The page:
The advice from experts in the field, including the police, is to avoid contact with such extreme voices. Instead, focus on those who are interested in hearing your views, such as the general public, the media, policy makers or patient groups.
Honesty and transparency about the area of research
Honesty and transparency become even more important when you are in the spotlight. Make sure you have declared any facts that could be construed as a conflict of interest, such as your funding sources or business ties.
Speak frankly about any uncertainties in your work and explain the limitations of the research. Unfortunately, those in the spotlight sometimes reveal less information for fear of giving extremists ammunition. Proactively communicate any facts that you think could be used against you. If the information comes from you, you have the opportunity to give context and explain the background, whereas if you wait, this information could be seized upon by those who do not like your research, who will interpret it negatively.
How to respond on the internet and social media
Very often, the internet and social media are the channels of choice for those who hold extreme views on a controversial issue to amplify their message and make noise. The very nature of social media, which operates 24 hours a day, can cause any critical message to go viral quickly. In real time, any criticism can become very personal and often upsetting. That said, it can also disappear as quickly as it erupts and it is important to keep perspective on the relative importance of the comments being made.
- Remember: when reading criticism on social media or any other online source it is worth bearing in mind that these posts are often only supported by a small number of people who already hold those views. A much larger proportion of the people you will reach will understand your point of view.
- Enlist the support of social media influencers.
- Instead of following discussions in real time, ask someone else to keep an eye out and only let you know if they think there is something new you need to know.
- The internet offers the opportunity to connect directly with the public, so make sure that information about your research is available online, such as your own or your institution's website.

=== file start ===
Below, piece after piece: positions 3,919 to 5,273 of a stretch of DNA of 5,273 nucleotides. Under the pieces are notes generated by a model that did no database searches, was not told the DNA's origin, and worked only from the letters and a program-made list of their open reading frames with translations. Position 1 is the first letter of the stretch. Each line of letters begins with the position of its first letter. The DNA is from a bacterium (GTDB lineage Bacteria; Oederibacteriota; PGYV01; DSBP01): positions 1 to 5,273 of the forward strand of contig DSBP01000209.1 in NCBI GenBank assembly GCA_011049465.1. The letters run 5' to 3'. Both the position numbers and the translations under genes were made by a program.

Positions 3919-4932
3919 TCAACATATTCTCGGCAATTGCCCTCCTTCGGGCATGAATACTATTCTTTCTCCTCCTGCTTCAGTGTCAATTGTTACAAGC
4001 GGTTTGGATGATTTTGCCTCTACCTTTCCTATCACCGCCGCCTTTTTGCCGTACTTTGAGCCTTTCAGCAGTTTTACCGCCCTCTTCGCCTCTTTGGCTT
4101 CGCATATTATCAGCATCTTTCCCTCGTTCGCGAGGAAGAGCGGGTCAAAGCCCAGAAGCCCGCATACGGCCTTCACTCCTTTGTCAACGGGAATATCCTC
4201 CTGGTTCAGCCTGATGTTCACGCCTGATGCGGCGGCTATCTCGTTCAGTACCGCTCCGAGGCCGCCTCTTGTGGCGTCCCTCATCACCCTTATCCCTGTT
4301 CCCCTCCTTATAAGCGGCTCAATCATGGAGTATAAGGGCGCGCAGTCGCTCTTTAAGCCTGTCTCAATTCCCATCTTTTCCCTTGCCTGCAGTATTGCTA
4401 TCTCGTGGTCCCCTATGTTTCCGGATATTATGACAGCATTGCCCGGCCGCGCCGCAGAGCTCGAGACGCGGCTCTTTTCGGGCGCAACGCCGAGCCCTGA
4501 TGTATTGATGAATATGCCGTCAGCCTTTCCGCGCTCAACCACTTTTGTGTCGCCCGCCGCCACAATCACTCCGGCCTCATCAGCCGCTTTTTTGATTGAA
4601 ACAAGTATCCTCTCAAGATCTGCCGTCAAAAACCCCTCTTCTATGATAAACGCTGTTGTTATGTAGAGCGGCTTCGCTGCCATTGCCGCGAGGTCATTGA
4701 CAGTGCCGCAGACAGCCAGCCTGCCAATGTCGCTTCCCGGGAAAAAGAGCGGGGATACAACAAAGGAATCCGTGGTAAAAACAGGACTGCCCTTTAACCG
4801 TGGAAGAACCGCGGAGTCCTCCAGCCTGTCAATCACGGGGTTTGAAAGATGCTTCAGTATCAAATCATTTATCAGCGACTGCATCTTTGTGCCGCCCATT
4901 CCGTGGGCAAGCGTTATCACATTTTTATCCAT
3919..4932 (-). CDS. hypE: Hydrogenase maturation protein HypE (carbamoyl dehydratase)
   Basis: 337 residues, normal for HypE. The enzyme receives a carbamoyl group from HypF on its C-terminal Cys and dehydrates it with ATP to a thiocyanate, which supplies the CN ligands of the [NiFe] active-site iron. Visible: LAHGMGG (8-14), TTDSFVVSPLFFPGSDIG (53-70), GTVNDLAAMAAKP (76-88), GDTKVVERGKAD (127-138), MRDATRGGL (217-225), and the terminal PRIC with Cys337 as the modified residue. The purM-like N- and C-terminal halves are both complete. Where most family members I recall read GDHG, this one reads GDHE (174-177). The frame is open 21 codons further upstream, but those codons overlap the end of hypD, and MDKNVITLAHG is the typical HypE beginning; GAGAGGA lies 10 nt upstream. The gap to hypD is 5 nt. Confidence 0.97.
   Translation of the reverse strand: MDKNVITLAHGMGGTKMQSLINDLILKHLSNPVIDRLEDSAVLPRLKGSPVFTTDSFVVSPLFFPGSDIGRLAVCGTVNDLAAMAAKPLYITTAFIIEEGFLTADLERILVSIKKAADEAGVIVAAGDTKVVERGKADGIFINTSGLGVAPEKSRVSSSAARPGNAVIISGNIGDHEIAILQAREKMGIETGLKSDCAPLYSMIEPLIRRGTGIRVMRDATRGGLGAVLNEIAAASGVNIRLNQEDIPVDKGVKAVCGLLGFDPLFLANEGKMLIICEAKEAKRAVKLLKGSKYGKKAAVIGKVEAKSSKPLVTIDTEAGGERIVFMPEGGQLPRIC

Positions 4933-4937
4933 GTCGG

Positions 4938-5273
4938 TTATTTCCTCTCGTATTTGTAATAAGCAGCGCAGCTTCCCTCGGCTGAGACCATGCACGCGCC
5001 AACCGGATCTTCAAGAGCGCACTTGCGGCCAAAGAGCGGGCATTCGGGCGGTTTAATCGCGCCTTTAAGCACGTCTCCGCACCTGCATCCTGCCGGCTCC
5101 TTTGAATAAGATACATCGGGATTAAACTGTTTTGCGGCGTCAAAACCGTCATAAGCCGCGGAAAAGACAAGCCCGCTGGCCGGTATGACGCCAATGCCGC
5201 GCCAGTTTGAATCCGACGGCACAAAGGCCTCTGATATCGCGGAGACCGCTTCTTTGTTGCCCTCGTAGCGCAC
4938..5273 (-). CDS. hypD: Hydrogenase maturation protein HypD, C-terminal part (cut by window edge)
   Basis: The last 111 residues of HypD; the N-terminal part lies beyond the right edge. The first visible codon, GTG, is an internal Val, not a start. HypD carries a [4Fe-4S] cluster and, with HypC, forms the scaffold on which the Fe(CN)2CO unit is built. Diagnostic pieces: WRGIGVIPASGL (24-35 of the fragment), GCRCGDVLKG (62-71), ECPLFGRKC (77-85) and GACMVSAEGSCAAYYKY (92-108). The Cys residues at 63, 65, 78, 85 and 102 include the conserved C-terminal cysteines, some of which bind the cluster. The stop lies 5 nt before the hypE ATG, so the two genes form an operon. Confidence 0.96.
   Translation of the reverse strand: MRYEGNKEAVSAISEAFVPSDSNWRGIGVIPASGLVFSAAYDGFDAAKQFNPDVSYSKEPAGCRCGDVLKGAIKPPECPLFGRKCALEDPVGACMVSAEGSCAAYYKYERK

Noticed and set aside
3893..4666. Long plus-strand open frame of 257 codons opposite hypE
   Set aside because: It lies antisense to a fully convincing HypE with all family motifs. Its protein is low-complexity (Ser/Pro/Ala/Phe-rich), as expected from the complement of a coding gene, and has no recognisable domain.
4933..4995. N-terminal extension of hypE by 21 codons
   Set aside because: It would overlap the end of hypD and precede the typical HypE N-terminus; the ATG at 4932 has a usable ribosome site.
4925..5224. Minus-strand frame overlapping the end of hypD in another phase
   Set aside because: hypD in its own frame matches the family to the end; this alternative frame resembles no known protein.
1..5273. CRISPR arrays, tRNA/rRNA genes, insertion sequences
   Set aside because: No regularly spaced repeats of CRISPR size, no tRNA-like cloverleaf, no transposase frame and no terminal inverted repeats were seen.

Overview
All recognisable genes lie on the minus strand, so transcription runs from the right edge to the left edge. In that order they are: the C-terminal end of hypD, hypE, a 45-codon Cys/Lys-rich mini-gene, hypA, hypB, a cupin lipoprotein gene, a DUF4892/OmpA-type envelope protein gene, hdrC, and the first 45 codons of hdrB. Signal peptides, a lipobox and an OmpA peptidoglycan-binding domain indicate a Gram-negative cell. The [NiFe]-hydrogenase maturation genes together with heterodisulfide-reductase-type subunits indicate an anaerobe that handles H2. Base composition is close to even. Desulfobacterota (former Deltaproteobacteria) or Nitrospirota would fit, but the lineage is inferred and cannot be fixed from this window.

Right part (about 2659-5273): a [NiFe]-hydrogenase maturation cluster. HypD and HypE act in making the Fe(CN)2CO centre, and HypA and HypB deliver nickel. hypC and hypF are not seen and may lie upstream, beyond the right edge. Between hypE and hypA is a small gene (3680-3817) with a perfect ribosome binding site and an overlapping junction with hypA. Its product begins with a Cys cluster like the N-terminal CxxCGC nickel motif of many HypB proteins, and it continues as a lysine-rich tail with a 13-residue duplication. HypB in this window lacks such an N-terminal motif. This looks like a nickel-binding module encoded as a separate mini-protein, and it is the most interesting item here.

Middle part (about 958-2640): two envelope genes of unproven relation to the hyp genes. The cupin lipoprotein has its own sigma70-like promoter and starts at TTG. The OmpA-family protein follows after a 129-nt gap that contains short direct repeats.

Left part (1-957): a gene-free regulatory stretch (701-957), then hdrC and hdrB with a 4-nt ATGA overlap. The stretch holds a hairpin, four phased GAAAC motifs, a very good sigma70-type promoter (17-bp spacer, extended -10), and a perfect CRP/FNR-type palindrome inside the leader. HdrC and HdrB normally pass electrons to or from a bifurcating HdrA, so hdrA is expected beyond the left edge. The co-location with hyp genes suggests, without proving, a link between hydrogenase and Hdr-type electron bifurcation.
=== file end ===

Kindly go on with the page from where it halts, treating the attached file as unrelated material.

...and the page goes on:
- If comments become abusive on social media, report it on the social media platform itself, which usually includes a reporting option. You can also report it to the police.
- Consider joining with other experts in the field to create a professional group, with a website and social media channels to provide more information and resources about your investigations.
Be prepared to receive criticism, but not predominantly so
It is worth preparing a rigorous defence against criticism. Write them down and file them for future use, but avoid spending a lot of time responding to every single criticism, whether on social media or responding to emails from users with extreme views.
Where to get support
Don't suffer alone. There are many people who have had similar experiences who can give you advice, colleagues who can support you, your own institution and different organisations, not forgetting law enforcement agencies.
- Colleagues: do they know you are going through this? If they don't know, you should tell them as they may be able to support you. They may be going through a similar experience and you can deal with it together.
- Your superiors: do your bosses know what is happening? In serious cases, management should be informed and will be able to help if complaints are made against you, as they will know the background.
- Your institution: the institution where you work should also have support mechanisms in place to deal with criticism on social media, in the media and to help with legal and security advice if necessary.
- Research funders: they may want to know if you are being targeted. They may offer support and may also be targeted for having funded the research.
- Journal publishers: if you have published your research and receive criticism related to the publication process, you should inform your publisher so that they can assess whether an investigation is necessary.
- Science Media Centre: SMCs can offer support to researchers working in controversial areas that may be in the news, helping them to engage with the media to make their voices heard. In some cases, we can also raise awareness of the harassment they are experiencing with the media and other stakeholders.
- Police: have channels for filing complaints depending on the type of harassment you are experiencing.
- Ministry of Science and Innovation: if sexual or gender-based harassment occurs, the ministry has a protocol in place in all its public bodies. It also has an Equality Unit that ensures compliance with this protocol.